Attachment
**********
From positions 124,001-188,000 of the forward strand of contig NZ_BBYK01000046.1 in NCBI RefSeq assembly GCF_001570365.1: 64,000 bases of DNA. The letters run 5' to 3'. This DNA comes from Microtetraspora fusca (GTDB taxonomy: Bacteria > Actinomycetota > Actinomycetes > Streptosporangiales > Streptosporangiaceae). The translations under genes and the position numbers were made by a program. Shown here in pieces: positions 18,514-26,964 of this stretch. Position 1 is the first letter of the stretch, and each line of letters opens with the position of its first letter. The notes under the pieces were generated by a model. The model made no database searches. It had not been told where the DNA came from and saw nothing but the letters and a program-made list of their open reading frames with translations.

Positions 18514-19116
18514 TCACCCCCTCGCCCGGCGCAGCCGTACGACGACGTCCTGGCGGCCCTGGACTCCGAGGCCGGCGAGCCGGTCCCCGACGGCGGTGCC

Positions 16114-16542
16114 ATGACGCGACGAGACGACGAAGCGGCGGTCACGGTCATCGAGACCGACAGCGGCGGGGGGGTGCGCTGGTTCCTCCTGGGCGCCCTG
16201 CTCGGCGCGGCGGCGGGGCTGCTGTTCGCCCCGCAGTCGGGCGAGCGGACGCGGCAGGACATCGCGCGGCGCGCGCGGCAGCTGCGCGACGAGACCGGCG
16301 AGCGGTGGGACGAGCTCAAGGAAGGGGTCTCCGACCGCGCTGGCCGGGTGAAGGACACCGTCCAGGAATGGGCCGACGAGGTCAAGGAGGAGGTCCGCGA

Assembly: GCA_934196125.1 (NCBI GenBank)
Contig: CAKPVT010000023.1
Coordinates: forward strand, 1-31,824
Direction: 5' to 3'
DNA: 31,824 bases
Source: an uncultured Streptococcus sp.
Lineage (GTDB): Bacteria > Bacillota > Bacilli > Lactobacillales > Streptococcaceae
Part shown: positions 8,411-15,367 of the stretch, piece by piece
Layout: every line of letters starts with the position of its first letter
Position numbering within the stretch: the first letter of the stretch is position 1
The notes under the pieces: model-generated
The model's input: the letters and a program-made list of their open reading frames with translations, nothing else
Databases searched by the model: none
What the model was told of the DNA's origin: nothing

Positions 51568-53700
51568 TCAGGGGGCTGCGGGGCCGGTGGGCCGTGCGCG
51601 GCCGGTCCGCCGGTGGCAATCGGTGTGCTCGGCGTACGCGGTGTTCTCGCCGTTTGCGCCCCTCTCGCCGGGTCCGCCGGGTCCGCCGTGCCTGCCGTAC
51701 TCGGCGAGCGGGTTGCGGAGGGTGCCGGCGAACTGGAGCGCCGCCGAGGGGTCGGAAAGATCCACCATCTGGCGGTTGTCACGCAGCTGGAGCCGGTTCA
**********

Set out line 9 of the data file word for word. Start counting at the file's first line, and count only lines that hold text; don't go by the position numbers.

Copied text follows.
Contig: CAKPVT010000023.1